Migration and movement patterns

These coppersmith barbet species are non-migrant resident birds. They disperse locally after breeding. The populations in higher altitudes descend to the lower levels during winter.

Post breeding, the juveniles may disperse and establish in new locations within the range. Within their range they may make local movements for feeding and breeding.

Coppersmith barbet - Quick Facts

  • Scientific name: Psilopogon haemacephalus
  • Species author: (Statius Muller, 1776)
  • Synonyms/Protonym: Bucco haemacephalus Statius Müller, 1776
  • Family: Megalaimidae › Piciformes › Aves › Chordata › Animalia
  • Vernacular names: English: Coppersmith barbet, Chinese: 赤胸拟鴷, French: Barbu à plastron rouge, German: Kupfer-Schmiedbartvogel, Spanish: Barbudo calderero, Russian: Красноголовый бородастик, Japanese: ムネアカゴシキドリ, Indonesian: Ungkut-ungkut
  • Other names: crimson-breasted barbet, crimson-headed barbet
  • Distribution: Indian subcontinent, southeast Asia, China
  • Diet and feeding habits: fruits, berries, figs, insects
  • IUCN status listing: Least Concern (LC)

Conservation and survival

The global population size of the coppersmith barbet (Psilopogon haemacephalus) has not been quantified. The overall population trend of the species is considered to be increasing.

In most of its range, this species is reported to be widespread and common. The generation length is 8.5 years. Its distribution size is about 17,600,000 sq.km.

Habitat alteration and destruction, lack of suitable nesting trees and capture of adult and juvenile birds for pet-trade are the main threats that are endangering the survival of these barbet species.

IUCN and CITES status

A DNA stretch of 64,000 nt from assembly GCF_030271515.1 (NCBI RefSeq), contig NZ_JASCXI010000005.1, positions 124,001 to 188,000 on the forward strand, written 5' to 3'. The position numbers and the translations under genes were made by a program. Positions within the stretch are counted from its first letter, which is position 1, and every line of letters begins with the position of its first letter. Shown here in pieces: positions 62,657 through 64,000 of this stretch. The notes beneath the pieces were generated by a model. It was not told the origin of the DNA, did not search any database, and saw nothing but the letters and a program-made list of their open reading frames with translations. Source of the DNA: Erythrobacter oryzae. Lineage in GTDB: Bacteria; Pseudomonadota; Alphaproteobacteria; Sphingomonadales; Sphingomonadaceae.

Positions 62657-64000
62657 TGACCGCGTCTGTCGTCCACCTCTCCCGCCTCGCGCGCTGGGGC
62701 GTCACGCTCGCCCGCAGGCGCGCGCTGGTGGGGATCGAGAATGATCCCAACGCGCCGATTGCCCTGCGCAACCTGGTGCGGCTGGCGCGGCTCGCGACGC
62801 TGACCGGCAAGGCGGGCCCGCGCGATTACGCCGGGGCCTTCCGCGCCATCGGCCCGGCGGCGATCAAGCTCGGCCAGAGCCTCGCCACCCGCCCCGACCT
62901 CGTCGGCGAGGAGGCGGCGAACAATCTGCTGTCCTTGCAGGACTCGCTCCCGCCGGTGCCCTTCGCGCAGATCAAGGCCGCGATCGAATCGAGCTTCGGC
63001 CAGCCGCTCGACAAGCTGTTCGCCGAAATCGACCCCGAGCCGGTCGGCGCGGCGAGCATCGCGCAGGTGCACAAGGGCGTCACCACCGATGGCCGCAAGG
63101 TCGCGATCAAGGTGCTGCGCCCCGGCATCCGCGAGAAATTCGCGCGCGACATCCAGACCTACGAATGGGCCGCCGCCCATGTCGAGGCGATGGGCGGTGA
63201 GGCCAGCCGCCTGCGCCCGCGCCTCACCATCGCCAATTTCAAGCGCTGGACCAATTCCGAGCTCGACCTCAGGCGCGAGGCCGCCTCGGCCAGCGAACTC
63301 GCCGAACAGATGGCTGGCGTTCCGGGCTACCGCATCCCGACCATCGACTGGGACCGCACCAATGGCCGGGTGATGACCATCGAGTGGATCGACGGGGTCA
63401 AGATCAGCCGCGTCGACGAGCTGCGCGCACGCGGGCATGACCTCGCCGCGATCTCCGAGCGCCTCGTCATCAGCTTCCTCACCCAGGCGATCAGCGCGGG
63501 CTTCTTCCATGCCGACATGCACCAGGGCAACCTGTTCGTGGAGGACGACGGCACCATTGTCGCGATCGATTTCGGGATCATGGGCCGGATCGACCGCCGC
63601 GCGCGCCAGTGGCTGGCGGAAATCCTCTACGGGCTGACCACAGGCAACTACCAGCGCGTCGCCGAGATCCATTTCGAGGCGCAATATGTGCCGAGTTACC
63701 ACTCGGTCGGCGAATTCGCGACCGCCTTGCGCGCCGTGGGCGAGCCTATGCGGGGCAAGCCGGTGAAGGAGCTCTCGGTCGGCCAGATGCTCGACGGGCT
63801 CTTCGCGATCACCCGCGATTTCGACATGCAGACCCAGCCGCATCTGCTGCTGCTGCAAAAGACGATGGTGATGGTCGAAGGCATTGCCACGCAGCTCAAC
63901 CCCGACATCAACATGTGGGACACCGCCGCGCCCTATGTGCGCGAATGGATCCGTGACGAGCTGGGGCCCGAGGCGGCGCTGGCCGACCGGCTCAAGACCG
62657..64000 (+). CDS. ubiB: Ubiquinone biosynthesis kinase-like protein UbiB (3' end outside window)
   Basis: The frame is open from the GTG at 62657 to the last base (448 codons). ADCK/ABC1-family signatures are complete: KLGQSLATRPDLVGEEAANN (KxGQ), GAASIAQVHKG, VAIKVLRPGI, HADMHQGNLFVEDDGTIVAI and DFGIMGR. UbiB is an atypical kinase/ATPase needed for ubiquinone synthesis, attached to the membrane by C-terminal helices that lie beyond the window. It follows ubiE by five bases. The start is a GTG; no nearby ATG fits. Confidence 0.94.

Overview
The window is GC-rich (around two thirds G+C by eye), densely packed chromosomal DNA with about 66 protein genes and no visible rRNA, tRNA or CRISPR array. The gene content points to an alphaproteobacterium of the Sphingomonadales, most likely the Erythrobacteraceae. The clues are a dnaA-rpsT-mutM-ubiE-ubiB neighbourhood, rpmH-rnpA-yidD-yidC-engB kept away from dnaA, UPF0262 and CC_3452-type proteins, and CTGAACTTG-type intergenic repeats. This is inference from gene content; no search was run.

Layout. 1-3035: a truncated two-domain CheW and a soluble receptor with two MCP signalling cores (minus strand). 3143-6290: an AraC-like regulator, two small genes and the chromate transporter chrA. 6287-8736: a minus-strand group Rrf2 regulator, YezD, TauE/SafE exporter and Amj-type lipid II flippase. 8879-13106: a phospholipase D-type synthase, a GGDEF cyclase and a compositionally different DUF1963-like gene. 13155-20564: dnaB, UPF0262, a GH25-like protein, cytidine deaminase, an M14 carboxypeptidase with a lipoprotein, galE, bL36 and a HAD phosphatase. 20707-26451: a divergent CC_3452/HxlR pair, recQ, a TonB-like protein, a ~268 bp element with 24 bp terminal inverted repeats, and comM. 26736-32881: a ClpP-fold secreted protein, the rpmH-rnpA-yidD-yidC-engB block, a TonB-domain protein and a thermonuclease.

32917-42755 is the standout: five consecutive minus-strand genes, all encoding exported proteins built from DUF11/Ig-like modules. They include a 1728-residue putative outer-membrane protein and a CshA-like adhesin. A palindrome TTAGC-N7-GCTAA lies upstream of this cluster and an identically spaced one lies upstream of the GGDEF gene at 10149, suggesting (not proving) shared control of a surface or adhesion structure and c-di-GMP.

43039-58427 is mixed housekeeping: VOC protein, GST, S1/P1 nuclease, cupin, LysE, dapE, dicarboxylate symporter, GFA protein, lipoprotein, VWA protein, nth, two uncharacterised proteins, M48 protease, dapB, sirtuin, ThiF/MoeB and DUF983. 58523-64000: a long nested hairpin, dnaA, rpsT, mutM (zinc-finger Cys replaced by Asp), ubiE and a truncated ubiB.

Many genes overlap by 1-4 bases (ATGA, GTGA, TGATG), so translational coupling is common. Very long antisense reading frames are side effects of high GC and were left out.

The coppersmith barbet (Psilopogon haemacephalus) does not approach the thresholds for being Vulnerable, either under the range size criterion, or under the population trend criterion or under the population size criterion.

The IUCN (International Union for Conservation of Nature) has categorized and evaluated the species and has listed it as of "Least Concern".

The CITES (Convention on International Trade in Endangered Species of Wild Fauna and Flora) status is ‘Not Evaluated’ for the coppersmith barbet (Psilopogon haemacephalus).
Taxonomy and scientific classification of Psilopogon haemacephalus
Kingdom:Animalia
Phylum:Chordata
Class:Aves
Order:Piciformes
Family:Megalaimidae
Subfamily:-
Genus:Psilopogon
Species:P. haemacephalus
Binomial name:Psilopogon haemacephalus
IUCN status listing:
Least Concern
The nine recognized subspecies of the coppersmith barbet (Psilopogon haemacephalus) are: P. h. haemacephalus, P. h. indicus, P. h. homochroa, P. h. delicus, P. h. roseus, P. h. mindanensis, P. h. cebuensis, P. h. intermedius and P. h. celestinoi.

The coppersmith barbet (Psilopogon haemacephalus) is closely related to the crimson-fronted barbet (Psilopogon rubricapillus) and the Malabar barbet (Psilopogon malabaricus).
Popular posts on Birds of India
Brown-fronted woodpecker Pied triller
Pacific golden-plover Bar-tailed godwit
European turtle dove Asian emerald cuckoo
Brown skua Common gull-billed tern
Nicobar scops owl Andaman nightjar
White-throated needletail Oriental dwarf kingfisher
Asian green bee-eater Malabar grey hornbill
Arctic jaeger Spotted sandgrouse
Ashy wood pigeon Lesser cuckoo
Himalayan cuckoo Eurasian eagle-owl
Jerdon's nightjar Silver-backed needletail
Brown-winged kingfisher Blue-cheeked bee-eater
Sandwich tern Grey-fronted green pigeon
Lesser coucal Forest owlet
Long-tailed jaeger Lord Derby's parakeet
Blue-winged pitta Rosy minivet
European golden-plover Whimbrel
Great crested tern Ashy-headed green pigeon
Jerdon's courser Jack snipe
Brown-headed gull Slender-billed gull
Eurasian collared dove Violet cuckoo
Buffy fish owl Dark-rumped swift
Crested kingfisher Wreathed hornbill
Pheasant-tailed jacana Solitary snipe
Bronze-winged jacana Greater painted-snipe
Narcondam hornbill Pied kingfisher
House swift Mottled wood owl
Vernal hanging parrot Grey-bellied cuckoo
Little owl Indian grey hornbill
Nilgiri wood pigeon Black-bellied sandgrouse

1.Image source: https://commons.wikimedia.org/wiki/File:Coppersmith_Barbet-4053.jpg (cropped)
Image author: Rudraksha Chodankar | License: CC BY-SA 4.0
2.Image source: https://commons.wikimedia.org/wiki/File:Coppersmith_Barbet_on_a_twig.JPG (cropped)
Image author: JayDalal5 | License: CC BY-SA 3.0
3.Image source: https://commons.wikimedia.org/wiki/File:Coppersmith_barbet,_crimson-breasted_barbet_or_coppersmith.jpg (cropped)
Image author: Goutham Shankar | License: CC BY-SA 4.0
Current topic in Birds of India: Coppersmith (crimson-breasted) barbet - Psilopogon haemacephalus.
Contact State Tourism or travel agents for bird watching and wildlife tours.